The FT reports that 140 countries have agreed to have a min tax of 15% for major global companies.
This is good news for governments and the people they represent. The aim of the agreement is to stop a race to the bottom.
This follows concerns that companies, such as Amazon, were legally able to avoid paying tax by moving their headquarters to low-tax countries.
Global minimum tax on multinationals goes live to raise up to $220bn
- A global minimum corporate tax rate of 15% comes into effect today, which was agreed upon by nearly 140 countries as part of a major tax reform by the Organisation for Economic Co-operation and Development (OECD).
- This tax reform aims to ensure that multinational corporations pay a minimum level of tax and do not shift profits to low-tax countries using tax havens. It is expected to raise global tax revenues by up to $150 billion annually.
- The new rules will apply to multinational companies with revenue above €750 million annually and are projected to affect over 1,000 companies worldwide, including large US tech groups like Amazon, Apple and Google.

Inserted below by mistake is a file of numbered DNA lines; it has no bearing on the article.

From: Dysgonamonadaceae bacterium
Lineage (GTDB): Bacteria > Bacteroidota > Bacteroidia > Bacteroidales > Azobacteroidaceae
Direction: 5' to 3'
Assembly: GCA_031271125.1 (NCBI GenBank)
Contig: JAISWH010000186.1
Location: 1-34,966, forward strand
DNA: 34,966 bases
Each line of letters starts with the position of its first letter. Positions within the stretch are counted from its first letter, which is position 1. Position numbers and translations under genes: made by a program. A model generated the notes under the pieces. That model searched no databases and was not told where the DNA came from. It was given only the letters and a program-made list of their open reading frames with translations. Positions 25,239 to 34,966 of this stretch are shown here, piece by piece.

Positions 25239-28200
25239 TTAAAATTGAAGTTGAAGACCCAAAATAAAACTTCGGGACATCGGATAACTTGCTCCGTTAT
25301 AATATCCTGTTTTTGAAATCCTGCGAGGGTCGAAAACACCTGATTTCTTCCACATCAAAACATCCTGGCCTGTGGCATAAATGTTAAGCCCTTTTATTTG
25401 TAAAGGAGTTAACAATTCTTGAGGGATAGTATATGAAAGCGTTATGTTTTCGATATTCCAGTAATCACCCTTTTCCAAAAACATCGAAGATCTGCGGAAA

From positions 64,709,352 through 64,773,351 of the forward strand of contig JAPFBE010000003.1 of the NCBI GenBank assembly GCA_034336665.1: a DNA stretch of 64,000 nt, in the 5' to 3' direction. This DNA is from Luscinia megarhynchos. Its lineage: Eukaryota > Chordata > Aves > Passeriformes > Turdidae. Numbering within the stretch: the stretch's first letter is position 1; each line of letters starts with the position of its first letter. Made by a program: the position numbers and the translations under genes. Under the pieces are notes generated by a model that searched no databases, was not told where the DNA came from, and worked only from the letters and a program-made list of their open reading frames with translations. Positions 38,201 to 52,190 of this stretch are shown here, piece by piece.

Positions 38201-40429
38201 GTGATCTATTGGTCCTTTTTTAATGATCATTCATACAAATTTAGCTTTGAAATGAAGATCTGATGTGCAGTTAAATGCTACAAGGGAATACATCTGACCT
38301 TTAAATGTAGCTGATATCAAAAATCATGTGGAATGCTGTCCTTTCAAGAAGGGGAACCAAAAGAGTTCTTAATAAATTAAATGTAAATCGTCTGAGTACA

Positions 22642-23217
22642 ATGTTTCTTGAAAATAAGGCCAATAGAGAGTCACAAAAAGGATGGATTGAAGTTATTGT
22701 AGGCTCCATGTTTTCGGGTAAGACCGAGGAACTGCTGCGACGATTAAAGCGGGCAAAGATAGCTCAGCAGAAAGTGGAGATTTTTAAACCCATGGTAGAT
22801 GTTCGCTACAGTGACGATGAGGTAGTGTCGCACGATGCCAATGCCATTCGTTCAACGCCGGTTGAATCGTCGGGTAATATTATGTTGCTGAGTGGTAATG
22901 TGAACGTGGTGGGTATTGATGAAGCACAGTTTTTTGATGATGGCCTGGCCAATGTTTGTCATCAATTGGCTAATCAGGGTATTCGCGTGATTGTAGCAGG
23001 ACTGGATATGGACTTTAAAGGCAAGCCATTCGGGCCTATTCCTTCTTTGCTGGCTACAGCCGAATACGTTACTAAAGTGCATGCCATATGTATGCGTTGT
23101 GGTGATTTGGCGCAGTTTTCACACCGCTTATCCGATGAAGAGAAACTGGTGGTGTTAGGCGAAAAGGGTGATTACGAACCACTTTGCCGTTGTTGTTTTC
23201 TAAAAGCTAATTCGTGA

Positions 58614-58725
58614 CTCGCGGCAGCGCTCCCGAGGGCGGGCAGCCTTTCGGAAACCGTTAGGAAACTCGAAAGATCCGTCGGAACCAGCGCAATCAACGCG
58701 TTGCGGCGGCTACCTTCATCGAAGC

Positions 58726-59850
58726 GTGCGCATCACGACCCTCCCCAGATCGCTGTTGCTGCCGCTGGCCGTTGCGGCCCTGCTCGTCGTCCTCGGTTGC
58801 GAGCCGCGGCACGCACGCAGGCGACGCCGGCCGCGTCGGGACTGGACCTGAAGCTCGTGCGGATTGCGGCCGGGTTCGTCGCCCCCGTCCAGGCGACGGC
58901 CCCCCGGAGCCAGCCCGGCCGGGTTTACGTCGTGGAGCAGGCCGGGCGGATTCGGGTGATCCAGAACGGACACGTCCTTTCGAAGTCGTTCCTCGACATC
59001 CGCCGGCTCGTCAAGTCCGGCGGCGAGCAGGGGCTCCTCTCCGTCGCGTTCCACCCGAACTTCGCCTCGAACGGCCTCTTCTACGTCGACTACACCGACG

- Countries can still set their own corporate tax rates above the 15% floor. The UK's rate remains at 25% while the US raised its minimum to 15% as part of the new rules.
- The new tax regime is seen as significant but critics argue the 15% rate is still low and leaves loopholes open for tax avoidance. Some developing nations wanted a higher minimum rate of 21%.
- Implementation challenges remain such as agreeing on how to calculate a multinational's taxable income in different markets. However, the new rules are still considered a breakthrough in international tax cooperation.
Source: Financial Times (https://on.ft.com/41DDEcd)
Author: Martin Cox
New in 2024 - my blog is focussed on updates about the stuff I am reading.